Productivity Reimagined: Shifting from Time Spent to Outcomes Achieved

Productivity Reimagined: Shifting from Time Spent to Outcomes Achieved
Photo by Ahmad Ossayli / Unsplash

In today's dynamic work culture, a common belief distorts our perception of productivity: equating time spent working with productivity. But is this a fair and practical measure?

The Fallacy of Face Time

"Face time", the amount of time an employee is visibly working during regular business hours or beyond, is often viewed as a productivity metric. However, this perspective is fundamentally flawed and inappropriate for today's work environment. A study by the University of California and the University of North Carolina [1] found that managers often perceive employees who spend more time at their desks or work longer hours as more "engaged" and "dedicated.

This practice is particularly outdated in today's distributed work culture, where physical visibility is an outdated concept. The idea that hours worked equals productivity is a relic of the industrial age. Over time, it has created an unhealthy incentive structure in which faster workers who complete tasks in shorter time frames are perceived as less committed than slower workers who put in more hours. It inadvertently fosters a culture where individuals stay busy to maintain the illusion of productivity.

Shifting the focus: From Hours Spent to Meaningful Results

For a more effective, meaningful understanding of productivity, the focus must shift from time spent to results achieved. Here are five key strategies for making this shift:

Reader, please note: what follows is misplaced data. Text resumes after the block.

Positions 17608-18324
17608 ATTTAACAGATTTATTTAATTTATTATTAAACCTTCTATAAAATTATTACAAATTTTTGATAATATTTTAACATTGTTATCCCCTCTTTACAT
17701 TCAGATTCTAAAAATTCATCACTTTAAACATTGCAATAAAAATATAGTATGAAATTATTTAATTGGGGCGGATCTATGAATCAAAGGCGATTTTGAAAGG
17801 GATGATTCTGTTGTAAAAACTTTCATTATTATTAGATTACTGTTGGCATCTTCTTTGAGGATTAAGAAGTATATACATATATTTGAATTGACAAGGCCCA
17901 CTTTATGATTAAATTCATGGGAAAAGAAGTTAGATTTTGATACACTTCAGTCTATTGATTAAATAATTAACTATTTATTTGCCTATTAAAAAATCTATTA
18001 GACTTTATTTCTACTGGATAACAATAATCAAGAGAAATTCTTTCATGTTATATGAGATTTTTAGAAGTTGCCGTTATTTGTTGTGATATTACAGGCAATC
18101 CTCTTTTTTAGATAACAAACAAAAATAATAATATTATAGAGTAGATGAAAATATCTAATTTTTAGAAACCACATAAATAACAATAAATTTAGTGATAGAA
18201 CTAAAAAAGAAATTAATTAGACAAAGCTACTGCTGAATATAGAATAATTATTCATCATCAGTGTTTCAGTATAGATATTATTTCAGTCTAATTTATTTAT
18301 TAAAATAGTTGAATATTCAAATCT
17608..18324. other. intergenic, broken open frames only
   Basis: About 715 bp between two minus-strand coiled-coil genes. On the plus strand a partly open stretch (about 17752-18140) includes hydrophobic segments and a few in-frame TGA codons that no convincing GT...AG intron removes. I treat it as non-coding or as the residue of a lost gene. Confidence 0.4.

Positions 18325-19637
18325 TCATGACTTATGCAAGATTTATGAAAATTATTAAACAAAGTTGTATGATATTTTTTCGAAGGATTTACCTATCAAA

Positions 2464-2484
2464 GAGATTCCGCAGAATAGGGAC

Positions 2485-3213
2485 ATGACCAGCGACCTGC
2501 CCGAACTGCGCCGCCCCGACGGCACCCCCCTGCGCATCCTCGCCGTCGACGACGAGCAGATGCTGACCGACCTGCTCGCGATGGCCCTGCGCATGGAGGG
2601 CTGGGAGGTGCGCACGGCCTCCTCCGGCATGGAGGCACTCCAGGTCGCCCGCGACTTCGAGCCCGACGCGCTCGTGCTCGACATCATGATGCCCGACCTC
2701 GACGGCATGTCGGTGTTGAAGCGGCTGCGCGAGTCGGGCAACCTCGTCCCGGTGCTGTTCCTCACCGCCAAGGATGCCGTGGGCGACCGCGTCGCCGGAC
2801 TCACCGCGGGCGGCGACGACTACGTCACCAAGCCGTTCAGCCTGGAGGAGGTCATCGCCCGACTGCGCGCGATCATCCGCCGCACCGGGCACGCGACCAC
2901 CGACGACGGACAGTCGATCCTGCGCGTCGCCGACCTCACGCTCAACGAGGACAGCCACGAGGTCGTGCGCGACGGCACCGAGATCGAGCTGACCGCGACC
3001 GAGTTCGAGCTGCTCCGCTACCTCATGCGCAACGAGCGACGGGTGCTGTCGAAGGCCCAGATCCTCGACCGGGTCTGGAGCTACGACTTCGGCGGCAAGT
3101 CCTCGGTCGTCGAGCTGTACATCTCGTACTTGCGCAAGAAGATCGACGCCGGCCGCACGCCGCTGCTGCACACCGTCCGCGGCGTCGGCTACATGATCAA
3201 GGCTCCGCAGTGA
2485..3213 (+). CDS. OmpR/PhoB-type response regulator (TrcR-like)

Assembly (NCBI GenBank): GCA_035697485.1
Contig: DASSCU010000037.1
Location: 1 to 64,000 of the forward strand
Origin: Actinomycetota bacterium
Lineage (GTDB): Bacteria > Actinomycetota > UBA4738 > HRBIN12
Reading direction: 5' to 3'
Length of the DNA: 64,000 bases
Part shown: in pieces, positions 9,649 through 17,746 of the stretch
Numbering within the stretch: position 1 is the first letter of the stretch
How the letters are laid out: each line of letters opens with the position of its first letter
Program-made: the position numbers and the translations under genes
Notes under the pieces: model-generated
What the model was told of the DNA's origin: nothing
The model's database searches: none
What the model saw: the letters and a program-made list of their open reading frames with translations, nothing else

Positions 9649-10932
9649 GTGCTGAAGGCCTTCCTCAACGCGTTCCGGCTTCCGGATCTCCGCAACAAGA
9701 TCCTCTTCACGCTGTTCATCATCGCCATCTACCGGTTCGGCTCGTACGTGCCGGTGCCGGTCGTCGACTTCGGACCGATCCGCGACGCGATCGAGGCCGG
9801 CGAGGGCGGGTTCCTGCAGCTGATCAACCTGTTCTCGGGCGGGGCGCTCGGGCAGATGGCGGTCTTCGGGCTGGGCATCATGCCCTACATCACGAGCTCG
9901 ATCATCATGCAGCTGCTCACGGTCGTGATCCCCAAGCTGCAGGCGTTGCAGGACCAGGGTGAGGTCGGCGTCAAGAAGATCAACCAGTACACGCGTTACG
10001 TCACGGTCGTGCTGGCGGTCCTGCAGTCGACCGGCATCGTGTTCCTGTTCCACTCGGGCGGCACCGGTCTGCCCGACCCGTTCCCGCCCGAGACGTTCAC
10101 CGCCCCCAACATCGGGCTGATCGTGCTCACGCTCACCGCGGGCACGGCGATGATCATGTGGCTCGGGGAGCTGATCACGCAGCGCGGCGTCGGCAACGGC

1. Rethink meetings: The culture of endless meetings needs to be critically examined. Many meetings have unclear goals and seem to serve only as time-fillers. Always establish a clear purpose for each meeting and consider whether there are more efficient ways to achieve the desired results. Email updates, collaborative digital tools, or short stand-up meetings can often be more productive alternatives.

  2. Set clear and focused goals: A lack of goal clarity can lead to time wasted on irrelevant tasks. Using frameworks such as SMART (Specific, Measurable, Achievable, Relevant, Time-bound)[2] and PACT (Purposeful, Actionable, Collaborative, Trackable)[3] can help set clear, purposeful goals that keep everyone focused and aligned.

  3. Minimize repetitive tasks: Repetitive tasks are often time-consuming and do little to achieve important goals. Identify such tasks and explore ways to automate, simplify or outsource them. This can free up a significant amount of time for more meaningful, productive work.

  4. Apply the Pareto Principle: According to the Pareto Principle[4], or the 80/20 rule, it is useful to identify and focus on the 20% of tasks that produce 80% of the results. This approach helps prioritize tasks and focus energy and resources on what really matters and will have the greatest impact.

  5. Be a steward of your time: Be mindful and intentional about how you spend your time. Plan it wisely, focusing on the critical tasks that align with your goals and make a meaningful contribution to achieving them.

Productivity reimagined isn't just about increasing efficiency - it's about fostering a work culture that values impact over hours and results over appearances. The clock shouldn't dictate our productivity; instead, every moment should count toward our goals. Remember, in the age of results-driven productivity, it's not about working longer, it's about working smarter.

  1. Elsbach, K. D., Cable, D. M., & Sherman, J. W. (2010). How passive ‘face time’ affects perceptions of employees: Evidence of spontaneous trait inference. Human Relations, 63(6), 735–760. ↩︎

  2. Peter F. Drucker: People and Performance: The Best of Peter Drucker on Management. Harper’s College Press, New York 1977 ↩︎

  3. What are PACT Goals? The Lesser-Known Technique To Set Smarter Goals ↩︎

  4. Pareto, Vilfredo, Cours d'Économie Politique: Nouvelle édition par G.-H. Bousquet et G. Busino, Librairie Droz, Geneva, 1964. ↩︎